World Trade Center
** (Worth seeing)
Directed by Oliver Stone
Written by Andrea Berloff
With Nicolas Cage, Michael Pena, Maria Bello, Maggie Gyllenhaal, Jay Hernandez, Armando Riesco, and Michael Shannon
“The Holocaust is about six million people who get killed,” Stanley Kubrick reportedly said to screenwriter Frederic Raphael in the late 90s. “Schindler’s List was about 600 people who don’t.” Assuming the quote is right, Kubrick’s speaking about the Holocaust in the present tense and about a movie made half a century later in the past tense suggests something about his priorities.
They probably aren’t the priorities of Oliver Stone, whose ruthlessly circumscribed World Trade Center isn’t about the 2,749 citizens of 87 countries who got killed in the 9/11 assault on the Twin Towers and who are mentioned only in a title when the movie’s over. It’s about two citizens of one of those countries who survived, John McLoughlin and William Jimeno, both real-life Port Authority policemen. The story of what they experienced is gripping and inspiring, but however true it is to their lives — it’s hard to imagine any two men on the planet could be as conventional as the filmmakers make these heroes — the way it’s told restricts what the movie can say about the larger tragedy.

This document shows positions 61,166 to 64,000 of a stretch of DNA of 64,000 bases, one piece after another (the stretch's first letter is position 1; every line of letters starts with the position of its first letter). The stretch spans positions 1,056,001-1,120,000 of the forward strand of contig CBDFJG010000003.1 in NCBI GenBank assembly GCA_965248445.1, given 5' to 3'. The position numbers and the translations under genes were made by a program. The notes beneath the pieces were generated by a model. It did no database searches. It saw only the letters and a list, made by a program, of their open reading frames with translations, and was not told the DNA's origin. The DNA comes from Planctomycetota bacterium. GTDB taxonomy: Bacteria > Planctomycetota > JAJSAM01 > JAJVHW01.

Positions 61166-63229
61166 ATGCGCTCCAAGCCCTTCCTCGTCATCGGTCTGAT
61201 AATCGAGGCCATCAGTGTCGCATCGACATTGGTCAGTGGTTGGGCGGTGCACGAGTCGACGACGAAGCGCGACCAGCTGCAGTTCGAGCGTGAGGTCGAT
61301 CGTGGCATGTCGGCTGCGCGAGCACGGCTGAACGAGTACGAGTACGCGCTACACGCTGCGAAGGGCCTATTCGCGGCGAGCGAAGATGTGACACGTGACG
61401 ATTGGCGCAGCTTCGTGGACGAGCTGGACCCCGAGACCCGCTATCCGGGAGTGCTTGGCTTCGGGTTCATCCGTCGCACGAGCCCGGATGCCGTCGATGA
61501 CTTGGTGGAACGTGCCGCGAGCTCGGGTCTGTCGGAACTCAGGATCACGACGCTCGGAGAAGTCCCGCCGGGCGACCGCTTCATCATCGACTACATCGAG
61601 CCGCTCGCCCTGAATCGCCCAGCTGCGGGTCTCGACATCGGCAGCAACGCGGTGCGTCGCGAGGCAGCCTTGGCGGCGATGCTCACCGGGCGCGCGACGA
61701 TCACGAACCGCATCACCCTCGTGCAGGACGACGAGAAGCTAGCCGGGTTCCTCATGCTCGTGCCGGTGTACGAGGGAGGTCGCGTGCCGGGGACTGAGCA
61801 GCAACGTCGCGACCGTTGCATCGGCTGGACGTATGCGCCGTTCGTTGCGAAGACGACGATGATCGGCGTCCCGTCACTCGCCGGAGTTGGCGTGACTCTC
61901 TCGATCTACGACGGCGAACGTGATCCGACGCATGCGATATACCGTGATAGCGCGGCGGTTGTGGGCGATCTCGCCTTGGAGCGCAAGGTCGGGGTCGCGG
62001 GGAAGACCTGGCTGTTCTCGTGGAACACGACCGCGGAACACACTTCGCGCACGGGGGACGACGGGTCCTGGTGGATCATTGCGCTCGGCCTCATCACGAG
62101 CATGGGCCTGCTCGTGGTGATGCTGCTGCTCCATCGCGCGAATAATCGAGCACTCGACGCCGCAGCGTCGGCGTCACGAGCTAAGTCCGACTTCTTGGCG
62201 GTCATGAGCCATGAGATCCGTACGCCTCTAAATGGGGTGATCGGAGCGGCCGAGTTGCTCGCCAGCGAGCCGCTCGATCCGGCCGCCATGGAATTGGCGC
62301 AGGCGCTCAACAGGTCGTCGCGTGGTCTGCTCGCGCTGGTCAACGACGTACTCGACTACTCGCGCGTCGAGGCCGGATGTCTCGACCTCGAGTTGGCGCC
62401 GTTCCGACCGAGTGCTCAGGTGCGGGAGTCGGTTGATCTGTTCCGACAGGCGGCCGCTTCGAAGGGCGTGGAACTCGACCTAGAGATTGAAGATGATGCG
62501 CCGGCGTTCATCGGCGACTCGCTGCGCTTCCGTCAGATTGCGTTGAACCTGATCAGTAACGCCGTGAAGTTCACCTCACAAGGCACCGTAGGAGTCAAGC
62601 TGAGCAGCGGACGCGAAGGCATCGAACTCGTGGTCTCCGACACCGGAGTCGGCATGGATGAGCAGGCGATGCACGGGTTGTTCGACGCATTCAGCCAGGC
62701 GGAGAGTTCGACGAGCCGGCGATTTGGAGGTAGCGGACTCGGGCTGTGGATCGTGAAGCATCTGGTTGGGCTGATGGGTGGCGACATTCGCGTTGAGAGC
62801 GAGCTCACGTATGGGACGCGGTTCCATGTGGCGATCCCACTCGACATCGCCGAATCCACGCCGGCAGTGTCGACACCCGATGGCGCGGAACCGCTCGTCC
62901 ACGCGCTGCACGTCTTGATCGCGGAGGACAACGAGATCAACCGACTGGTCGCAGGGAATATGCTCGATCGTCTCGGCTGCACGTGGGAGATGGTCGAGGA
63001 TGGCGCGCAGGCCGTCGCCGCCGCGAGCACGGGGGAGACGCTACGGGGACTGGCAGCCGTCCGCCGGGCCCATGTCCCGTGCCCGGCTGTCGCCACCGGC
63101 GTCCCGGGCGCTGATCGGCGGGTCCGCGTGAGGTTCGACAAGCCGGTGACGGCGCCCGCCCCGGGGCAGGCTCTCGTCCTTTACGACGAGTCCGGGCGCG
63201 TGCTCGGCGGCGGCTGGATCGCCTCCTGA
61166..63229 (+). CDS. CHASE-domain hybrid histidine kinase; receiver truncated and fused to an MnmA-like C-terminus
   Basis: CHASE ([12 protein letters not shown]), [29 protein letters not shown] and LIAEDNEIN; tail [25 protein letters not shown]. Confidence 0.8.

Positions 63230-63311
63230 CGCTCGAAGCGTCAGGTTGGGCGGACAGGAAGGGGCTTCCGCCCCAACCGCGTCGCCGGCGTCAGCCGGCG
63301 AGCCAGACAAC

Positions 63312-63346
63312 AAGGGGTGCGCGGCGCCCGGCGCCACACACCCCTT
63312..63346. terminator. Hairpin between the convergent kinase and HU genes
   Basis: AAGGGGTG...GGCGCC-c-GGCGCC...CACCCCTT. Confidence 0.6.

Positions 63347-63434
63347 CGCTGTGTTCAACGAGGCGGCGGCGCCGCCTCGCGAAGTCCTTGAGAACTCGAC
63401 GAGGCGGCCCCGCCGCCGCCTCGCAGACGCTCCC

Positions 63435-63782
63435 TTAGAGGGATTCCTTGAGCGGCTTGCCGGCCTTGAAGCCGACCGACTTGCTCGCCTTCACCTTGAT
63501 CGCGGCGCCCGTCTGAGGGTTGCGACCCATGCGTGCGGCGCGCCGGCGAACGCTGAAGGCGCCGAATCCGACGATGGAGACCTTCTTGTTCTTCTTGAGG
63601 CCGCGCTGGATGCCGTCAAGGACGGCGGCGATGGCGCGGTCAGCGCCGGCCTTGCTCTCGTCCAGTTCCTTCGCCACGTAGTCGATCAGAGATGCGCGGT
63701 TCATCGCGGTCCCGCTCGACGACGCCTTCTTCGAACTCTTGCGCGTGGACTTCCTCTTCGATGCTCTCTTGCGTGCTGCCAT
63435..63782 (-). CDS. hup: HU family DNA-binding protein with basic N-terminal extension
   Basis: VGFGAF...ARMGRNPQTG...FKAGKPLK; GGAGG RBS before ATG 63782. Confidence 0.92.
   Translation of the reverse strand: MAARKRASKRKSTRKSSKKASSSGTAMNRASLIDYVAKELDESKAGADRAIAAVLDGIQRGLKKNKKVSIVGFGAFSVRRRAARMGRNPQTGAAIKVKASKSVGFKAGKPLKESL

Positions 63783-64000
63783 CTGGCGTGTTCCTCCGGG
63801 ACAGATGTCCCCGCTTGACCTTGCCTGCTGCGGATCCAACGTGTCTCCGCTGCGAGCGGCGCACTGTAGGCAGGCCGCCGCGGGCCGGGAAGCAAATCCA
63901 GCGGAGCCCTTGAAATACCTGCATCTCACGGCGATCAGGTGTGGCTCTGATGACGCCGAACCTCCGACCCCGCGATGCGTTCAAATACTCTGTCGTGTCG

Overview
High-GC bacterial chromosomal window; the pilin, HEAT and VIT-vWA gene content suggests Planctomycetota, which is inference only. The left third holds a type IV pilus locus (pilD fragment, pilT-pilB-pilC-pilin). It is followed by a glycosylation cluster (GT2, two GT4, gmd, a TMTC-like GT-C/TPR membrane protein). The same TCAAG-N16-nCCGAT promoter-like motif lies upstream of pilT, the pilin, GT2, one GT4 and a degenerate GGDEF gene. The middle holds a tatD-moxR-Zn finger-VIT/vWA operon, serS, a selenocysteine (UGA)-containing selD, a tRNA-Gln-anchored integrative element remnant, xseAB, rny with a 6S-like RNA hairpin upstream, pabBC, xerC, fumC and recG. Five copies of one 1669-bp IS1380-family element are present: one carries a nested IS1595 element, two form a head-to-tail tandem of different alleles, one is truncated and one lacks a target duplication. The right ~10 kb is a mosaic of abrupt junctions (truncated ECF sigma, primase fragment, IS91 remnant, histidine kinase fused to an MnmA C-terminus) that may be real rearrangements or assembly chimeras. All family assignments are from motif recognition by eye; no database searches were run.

McLoughlin (Nicolas Cage) and Jimeno (Michael Pena) got trapped by a cave-in between the two towers while they were heading for the north one to rescue people on the upper floors. Both were immobilized for many hours, though they were close enough to talk to each other. The movie, with a serviceable script by newcomer Andrea Berloff, is also about their families, who were waiting for news over the course of that chaotic day. (Maria Bello plays McLoughlin’s wife and Maggie Gyllenhaal plays Jimeno’s.) Practically everything we see of the attacks and their aftermath is filtered through the perceptions of these characters — and that of a former marine, Dave Karnes (Michael Shannon), a volunteer who helped rescue the heroes. (“We need some good men out there to avenge this” is the last thing we hear him say, and later we learn that he re-enlisted and served two tours of duty in Iraq.)